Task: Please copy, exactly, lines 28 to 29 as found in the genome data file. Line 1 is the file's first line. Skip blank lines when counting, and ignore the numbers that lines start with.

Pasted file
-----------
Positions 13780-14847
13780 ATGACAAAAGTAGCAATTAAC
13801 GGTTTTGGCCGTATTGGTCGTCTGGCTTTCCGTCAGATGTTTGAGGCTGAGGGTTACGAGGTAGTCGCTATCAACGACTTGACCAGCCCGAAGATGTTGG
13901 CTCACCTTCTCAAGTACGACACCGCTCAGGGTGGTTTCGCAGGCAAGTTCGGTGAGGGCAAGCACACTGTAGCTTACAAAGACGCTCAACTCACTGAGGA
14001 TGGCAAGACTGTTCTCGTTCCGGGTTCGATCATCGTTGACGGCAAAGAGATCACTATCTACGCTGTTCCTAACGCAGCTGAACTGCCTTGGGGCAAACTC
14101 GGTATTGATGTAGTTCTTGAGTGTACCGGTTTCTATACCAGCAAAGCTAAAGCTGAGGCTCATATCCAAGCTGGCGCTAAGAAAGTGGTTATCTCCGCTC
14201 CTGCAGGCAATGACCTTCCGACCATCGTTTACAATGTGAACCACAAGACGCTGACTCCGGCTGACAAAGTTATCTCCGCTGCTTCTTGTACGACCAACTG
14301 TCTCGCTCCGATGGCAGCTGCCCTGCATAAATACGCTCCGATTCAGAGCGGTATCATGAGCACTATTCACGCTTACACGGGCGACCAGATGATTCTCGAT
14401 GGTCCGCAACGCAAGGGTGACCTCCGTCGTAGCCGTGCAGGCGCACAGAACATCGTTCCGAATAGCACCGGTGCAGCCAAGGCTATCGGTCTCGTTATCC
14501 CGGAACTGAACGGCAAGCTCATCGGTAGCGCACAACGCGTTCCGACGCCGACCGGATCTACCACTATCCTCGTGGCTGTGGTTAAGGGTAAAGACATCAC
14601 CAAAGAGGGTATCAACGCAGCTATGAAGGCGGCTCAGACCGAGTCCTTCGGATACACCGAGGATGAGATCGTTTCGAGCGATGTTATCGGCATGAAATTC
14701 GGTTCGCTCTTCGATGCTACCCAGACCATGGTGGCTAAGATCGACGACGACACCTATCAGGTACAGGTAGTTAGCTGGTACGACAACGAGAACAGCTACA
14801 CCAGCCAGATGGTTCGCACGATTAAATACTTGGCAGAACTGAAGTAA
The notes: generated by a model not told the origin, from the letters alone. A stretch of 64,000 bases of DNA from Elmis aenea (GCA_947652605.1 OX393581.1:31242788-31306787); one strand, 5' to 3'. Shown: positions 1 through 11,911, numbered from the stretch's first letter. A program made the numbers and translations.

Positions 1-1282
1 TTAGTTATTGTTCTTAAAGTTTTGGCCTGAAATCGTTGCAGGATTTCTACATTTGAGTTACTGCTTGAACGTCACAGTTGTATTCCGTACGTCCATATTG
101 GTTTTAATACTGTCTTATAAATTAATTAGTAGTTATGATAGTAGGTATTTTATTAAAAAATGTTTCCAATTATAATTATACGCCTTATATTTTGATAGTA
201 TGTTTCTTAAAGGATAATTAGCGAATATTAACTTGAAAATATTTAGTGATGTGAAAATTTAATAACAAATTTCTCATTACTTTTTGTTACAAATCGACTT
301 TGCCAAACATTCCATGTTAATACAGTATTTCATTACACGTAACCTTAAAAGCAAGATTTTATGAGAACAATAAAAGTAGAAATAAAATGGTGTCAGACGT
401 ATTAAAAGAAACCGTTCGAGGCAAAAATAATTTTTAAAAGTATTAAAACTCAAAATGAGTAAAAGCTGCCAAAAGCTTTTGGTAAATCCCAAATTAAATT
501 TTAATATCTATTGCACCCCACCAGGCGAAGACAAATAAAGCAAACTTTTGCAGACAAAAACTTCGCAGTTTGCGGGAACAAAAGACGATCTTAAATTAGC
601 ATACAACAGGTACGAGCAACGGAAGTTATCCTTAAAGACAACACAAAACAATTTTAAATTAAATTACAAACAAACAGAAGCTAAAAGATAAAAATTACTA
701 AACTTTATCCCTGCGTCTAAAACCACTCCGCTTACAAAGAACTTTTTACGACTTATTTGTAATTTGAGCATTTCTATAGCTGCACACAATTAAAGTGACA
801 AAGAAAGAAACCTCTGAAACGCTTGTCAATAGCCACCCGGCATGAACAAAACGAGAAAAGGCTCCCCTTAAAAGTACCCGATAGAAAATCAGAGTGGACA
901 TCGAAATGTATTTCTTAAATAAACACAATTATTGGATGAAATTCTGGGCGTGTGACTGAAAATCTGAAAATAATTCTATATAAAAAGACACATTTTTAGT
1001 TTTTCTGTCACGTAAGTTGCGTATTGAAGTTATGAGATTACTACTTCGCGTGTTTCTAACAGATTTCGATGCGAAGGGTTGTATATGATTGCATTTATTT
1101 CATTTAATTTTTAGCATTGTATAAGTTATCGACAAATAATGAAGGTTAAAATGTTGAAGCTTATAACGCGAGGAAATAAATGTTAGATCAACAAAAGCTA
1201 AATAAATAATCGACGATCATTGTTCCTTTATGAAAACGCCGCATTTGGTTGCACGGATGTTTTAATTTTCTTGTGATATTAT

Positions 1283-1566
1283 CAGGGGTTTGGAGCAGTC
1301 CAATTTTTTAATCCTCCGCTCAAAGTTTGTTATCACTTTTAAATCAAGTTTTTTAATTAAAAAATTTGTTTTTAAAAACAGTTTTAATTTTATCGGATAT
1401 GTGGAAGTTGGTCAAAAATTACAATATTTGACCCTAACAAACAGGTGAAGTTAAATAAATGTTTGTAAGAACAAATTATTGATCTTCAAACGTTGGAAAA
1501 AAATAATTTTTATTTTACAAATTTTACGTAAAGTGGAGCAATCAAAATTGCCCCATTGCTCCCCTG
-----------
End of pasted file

1201 AATAAATAATCGACGATCATTGTTCCTTTATGAAAACGCCGCATTTGGTTGCACGGATGTTTTAATTTTCTTGTGATATTAT

Positions 1283-1566